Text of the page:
After more than a year of legal wrangling, a German telefilm about the thalidomide birth-defect scandal of the 1960s has received court approval to go on the air.
Germany’s federal constitutional court ruled Wednesday that public broadcaster WDR may air “Side Effects” in November as planned.
The film is a dramatization of a real-life story that centers on a German lawyer who took on the pharmaceutical companies and won what was at the time the world’s largest damage settlement after his daughter was born deformed as a result of the drug.
In its ruling Wednesday, the court dismissed charges that producers had unfairly distorted the truth in their dramatization of real-life characters and events.
“A reasonably informed viewer (can be expected) to distinguish that characters depicted in the film are not to be understood as an all-embracing, factually precise representation of the relevant parties and their actions at the time,” the court said.
Zeitsprung Entertainment producer Michael Souvignier hailed the ruling as “a big step forward for our company and an even bigger one for Contergan (the brand namer for thalidomide) victims and for all film producers in Germany.”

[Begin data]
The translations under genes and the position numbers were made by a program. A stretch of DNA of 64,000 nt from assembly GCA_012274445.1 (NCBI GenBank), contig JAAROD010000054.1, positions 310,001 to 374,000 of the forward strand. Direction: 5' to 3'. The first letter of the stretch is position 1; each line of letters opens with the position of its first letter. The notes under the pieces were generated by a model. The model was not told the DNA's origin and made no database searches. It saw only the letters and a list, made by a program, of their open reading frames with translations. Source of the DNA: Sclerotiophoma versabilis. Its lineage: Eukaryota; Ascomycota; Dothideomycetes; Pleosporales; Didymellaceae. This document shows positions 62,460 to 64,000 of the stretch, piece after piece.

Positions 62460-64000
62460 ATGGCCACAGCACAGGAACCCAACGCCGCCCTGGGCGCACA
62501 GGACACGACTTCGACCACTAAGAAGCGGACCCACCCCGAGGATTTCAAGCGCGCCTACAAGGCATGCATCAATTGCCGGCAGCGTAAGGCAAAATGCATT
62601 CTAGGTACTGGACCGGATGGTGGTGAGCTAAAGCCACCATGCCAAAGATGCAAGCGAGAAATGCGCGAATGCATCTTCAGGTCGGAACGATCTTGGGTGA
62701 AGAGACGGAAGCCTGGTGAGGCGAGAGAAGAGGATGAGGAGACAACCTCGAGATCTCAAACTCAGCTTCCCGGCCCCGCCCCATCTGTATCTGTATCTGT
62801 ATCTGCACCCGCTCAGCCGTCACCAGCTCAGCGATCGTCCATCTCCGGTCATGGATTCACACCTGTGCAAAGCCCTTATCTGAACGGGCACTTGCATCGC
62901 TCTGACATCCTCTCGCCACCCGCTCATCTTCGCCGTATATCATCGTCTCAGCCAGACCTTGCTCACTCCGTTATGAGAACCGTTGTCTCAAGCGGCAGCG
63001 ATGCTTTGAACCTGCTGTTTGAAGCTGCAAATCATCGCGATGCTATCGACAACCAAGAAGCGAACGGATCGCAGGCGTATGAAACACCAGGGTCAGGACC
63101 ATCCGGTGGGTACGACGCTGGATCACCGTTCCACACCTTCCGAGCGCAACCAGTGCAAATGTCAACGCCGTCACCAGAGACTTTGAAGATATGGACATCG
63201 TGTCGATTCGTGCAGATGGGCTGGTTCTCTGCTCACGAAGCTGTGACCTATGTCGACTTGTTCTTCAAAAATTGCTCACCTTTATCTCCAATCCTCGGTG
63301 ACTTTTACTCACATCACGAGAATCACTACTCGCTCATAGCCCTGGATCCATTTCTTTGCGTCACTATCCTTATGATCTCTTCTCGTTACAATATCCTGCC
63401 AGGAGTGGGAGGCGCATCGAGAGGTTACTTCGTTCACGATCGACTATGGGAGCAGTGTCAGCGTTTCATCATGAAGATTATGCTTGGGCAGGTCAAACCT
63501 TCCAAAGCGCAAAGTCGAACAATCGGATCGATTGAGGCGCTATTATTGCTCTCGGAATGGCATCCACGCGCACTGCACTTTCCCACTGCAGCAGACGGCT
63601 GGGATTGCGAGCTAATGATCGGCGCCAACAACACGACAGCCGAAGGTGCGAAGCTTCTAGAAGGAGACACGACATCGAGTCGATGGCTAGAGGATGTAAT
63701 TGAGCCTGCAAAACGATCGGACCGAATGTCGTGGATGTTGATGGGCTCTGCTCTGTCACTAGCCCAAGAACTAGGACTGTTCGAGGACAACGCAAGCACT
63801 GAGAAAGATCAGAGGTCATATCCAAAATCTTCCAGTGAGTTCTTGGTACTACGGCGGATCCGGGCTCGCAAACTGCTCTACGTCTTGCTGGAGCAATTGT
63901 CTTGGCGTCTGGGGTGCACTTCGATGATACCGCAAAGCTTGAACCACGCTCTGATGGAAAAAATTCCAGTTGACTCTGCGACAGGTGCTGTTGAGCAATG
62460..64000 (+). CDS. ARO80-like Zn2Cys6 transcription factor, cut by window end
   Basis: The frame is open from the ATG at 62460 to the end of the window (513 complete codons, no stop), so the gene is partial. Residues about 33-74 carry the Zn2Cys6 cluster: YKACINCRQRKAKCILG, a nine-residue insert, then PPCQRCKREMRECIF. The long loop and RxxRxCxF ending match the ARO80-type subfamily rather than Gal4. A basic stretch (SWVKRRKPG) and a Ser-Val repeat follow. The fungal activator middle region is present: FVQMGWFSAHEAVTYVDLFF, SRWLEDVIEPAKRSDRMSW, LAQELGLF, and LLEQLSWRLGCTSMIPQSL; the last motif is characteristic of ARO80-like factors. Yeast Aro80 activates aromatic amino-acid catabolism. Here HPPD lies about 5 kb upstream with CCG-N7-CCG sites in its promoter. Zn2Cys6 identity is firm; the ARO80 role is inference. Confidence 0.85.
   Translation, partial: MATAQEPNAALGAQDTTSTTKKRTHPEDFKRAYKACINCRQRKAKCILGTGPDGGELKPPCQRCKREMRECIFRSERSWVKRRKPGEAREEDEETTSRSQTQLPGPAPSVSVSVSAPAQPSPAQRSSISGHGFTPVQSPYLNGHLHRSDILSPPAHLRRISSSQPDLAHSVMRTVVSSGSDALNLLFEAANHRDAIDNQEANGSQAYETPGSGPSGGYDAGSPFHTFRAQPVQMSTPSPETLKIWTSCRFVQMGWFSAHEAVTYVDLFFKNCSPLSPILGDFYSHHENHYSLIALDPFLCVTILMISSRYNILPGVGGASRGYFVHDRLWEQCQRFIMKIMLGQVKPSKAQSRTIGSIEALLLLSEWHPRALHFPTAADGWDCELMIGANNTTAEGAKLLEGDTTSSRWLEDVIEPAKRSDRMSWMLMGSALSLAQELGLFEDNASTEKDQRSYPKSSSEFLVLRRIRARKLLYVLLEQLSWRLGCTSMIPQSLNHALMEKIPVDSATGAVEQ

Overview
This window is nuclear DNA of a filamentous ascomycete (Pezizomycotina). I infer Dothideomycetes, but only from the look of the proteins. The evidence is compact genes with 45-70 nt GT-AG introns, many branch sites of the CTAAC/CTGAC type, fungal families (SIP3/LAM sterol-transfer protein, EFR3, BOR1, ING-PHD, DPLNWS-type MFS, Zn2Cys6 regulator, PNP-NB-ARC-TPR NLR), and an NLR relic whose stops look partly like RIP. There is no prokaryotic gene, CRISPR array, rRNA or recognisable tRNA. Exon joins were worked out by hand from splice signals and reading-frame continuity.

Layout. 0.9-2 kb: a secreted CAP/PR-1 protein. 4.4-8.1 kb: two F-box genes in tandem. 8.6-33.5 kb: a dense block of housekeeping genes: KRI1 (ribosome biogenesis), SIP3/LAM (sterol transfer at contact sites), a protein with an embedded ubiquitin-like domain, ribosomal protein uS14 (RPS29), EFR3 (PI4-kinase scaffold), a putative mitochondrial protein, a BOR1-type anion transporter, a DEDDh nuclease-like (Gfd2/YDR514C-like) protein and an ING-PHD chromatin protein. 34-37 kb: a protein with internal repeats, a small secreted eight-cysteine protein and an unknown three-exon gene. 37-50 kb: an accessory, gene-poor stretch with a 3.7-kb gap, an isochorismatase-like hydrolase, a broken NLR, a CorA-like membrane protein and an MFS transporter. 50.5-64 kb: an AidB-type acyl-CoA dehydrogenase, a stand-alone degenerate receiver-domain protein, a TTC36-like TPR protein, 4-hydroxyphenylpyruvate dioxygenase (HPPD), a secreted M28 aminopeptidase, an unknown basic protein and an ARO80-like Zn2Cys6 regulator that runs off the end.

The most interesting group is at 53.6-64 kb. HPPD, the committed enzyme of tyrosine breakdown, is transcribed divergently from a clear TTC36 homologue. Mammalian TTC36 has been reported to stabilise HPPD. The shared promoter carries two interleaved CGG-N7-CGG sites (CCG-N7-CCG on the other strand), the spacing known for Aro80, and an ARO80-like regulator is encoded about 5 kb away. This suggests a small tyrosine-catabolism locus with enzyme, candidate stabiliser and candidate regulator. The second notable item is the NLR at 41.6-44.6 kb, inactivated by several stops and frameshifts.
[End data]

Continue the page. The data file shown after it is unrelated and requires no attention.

The “Side Effects” case is a precedent-setting one for film production in Germany.
The broadcast and international sale of the film was blocked last summer after a lawsuit was brought by Gruenenthal, the drug company that manufactured Contergan in Germany. The company claimed that Zeitsprung and pubcaster WDR had greatly distorted the facts of the case.
After being rebuffed in several lower-court rulings, Gruenenthal took the case to the constitutional court, Germany’s highest legal authority.
The company wanted to prevent WDR from airing the film on Nov. 7, the 50th anniversary of Contergan’s introduction into the German market. WDR plans to devote the entire evening to the drug scandal, with documentaries on the event complementing the “Side Effects” broadcast.